1 Comparison ad
3 adwords
sidebar ads


 7:11 pm on Oct 20, 2011 (gmt 0)

Soren - that post there is all that matters really (the one about the no organic results until you scroll down.

I dont think anyone here really sees how important that is - people keep on about ranking and stuff but all that is dead now.

It amazes me how there are ANY topics here other than the fact that the organics are going off page. I am flabergasted at the lack of interest in the fact we have been shunted out.

I dont know - but maybe most people here are just adwords users and not doing SEO anymore? Dunno.


 7:42 pm on Oct 20, 2011 (gmt 0)

I am flabergasted at the lack of interest in the fact we have been shunted out.

MrFewkes, believe me, that issue has not escaped anyone's attention and HAS been discussed here. Like you, I consider it to be a primary reason that so many of us have seen our traffic cut to a fraction of previous levels. I myself have ranted about the shrinking real estate. But as I said in my previous post, they are a for profit corporation and they intend to get every penny available ~ one way or the other.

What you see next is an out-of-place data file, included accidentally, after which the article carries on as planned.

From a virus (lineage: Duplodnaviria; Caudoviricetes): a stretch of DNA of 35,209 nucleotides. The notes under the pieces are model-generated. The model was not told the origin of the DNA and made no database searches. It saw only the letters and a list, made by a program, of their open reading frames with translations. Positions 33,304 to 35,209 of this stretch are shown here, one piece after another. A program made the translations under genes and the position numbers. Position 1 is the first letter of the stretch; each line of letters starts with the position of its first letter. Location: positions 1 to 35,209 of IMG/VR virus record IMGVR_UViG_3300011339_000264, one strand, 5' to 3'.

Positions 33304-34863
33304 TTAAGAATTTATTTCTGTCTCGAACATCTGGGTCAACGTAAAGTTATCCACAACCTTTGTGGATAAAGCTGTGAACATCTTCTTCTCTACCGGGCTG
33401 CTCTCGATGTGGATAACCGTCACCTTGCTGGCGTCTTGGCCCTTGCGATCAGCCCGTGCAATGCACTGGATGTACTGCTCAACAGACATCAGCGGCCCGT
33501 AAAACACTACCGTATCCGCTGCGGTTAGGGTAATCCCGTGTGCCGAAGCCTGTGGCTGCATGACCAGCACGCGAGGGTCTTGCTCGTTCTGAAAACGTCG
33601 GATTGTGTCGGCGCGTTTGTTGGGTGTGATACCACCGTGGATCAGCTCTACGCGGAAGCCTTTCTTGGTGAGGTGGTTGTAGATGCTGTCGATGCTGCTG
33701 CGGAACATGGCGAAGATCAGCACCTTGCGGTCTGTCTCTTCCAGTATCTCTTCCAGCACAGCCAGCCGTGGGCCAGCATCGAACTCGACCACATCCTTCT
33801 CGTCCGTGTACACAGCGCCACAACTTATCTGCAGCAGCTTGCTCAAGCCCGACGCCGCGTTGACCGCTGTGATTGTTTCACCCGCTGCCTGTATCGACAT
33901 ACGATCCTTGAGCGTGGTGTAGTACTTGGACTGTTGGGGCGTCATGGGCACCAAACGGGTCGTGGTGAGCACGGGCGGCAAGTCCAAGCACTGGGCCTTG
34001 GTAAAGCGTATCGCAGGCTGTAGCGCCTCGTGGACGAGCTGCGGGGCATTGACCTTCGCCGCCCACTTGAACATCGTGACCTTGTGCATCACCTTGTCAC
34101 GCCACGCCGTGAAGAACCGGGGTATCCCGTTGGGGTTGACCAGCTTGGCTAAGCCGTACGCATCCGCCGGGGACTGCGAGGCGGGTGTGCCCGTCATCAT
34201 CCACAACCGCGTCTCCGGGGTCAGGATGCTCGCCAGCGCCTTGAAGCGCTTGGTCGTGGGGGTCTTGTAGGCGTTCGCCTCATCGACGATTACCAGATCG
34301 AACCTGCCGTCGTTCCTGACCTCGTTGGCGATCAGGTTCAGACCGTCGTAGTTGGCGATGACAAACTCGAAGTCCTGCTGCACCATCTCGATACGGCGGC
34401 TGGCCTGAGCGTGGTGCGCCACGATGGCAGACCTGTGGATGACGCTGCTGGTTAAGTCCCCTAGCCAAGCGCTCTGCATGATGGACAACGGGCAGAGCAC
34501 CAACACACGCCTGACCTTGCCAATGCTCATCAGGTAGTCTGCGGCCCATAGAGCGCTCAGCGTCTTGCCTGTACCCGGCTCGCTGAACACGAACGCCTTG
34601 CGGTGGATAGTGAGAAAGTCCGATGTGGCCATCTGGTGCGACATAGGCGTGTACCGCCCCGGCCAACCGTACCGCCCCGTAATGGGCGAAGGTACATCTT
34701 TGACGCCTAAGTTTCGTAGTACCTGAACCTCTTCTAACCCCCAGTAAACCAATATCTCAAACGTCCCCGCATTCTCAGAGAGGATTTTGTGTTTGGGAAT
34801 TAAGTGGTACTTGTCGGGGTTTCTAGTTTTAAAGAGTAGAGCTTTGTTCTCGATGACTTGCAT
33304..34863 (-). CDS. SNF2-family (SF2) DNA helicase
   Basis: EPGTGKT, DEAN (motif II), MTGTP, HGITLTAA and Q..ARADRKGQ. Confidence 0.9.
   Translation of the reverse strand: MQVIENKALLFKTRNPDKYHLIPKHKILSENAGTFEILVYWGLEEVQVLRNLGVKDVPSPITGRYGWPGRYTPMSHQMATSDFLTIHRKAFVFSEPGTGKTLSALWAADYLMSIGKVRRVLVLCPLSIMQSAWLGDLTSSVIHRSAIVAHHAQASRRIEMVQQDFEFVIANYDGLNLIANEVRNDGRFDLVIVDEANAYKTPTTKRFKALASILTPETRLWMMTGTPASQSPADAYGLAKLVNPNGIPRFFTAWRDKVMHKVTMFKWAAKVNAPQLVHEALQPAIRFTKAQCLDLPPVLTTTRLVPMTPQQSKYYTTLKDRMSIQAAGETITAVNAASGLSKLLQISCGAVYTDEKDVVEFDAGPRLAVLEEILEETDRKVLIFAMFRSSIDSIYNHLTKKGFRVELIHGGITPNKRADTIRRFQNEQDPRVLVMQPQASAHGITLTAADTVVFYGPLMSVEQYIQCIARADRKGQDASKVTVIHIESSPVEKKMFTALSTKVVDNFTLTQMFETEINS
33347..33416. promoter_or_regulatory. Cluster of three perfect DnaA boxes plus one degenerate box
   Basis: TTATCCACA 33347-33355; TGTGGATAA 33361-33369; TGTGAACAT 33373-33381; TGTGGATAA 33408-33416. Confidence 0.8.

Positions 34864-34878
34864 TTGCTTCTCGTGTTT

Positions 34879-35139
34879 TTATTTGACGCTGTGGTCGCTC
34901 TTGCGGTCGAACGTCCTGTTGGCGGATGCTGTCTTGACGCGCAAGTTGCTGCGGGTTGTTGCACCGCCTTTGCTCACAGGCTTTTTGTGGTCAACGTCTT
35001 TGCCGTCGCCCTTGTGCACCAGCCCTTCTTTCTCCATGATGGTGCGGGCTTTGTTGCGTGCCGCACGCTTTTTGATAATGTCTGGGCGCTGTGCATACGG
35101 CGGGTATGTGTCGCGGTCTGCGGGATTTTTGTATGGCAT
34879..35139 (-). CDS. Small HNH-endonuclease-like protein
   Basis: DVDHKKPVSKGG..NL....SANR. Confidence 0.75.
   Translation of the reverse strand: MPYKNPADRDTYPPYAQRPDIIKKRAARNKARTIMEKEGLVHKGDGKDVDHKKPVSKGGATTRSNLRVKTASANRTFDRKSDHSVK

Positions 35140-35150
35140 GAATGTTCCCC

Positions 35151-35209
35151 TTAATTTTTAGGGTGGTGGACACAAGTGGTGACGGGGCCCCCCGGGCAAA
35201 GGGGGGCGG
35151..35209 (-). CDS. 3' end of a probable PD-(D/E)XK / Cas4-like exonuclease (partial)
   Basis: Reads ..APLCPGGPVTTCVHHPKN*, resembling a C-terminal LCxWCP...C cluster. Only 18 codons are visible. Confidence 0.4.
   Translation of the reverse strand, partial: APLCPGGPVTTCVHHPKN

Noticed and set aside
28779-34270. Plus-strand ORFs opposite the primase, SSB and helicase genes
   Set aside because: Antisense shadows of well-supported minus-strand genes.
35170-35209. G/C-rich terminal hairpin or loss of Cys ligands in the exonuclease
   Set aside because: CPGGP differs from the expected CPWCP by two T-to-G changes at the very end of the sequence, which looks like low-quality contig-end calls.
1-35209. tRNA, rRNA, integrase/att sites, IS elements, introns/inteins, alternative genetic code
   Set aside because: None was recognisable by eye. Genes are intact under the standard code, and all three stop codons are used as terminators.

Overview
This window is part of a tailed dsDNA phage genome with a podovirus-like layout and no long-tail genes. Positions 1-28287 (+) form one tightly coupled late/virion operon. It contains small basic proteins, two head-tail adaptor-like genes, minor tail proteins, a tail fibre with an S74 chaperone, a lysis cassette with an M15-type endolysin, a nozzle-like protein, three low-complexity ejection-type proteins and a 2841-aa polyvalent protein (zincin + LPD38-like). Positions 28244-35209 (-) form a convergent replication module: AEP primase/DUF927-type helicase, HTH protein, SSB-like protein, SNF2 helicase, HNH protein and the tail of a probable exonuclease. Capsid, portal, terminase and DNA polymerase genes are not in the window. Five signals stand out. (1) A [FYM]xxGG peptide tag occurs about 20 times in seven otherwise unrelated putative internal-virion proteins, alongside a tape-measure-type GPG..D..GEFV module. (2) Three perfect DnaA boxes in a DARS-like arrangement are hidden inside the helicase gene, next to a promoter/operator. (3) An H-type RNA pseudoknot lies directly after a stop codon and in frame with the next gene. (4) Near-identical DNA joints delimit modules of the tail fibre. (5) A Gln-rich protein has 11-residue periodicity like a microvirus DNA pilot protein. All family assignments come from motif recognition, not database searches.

11:30 pm on Oct 20, 2011 (gmt 0)

Has anyone else noticed that you only get sites with affiliate links after page 1. On all the top "tech/shopping" search's I do, you only get affiliate links from 11 onwards.

Only only noticed this after the latest panda update on the 14th.


 10:23 am on Oct 21, 2011 (gmt 0)

Thanks for the new download link.


 11:39 pm on Jan 24, 2012 (gmt 0)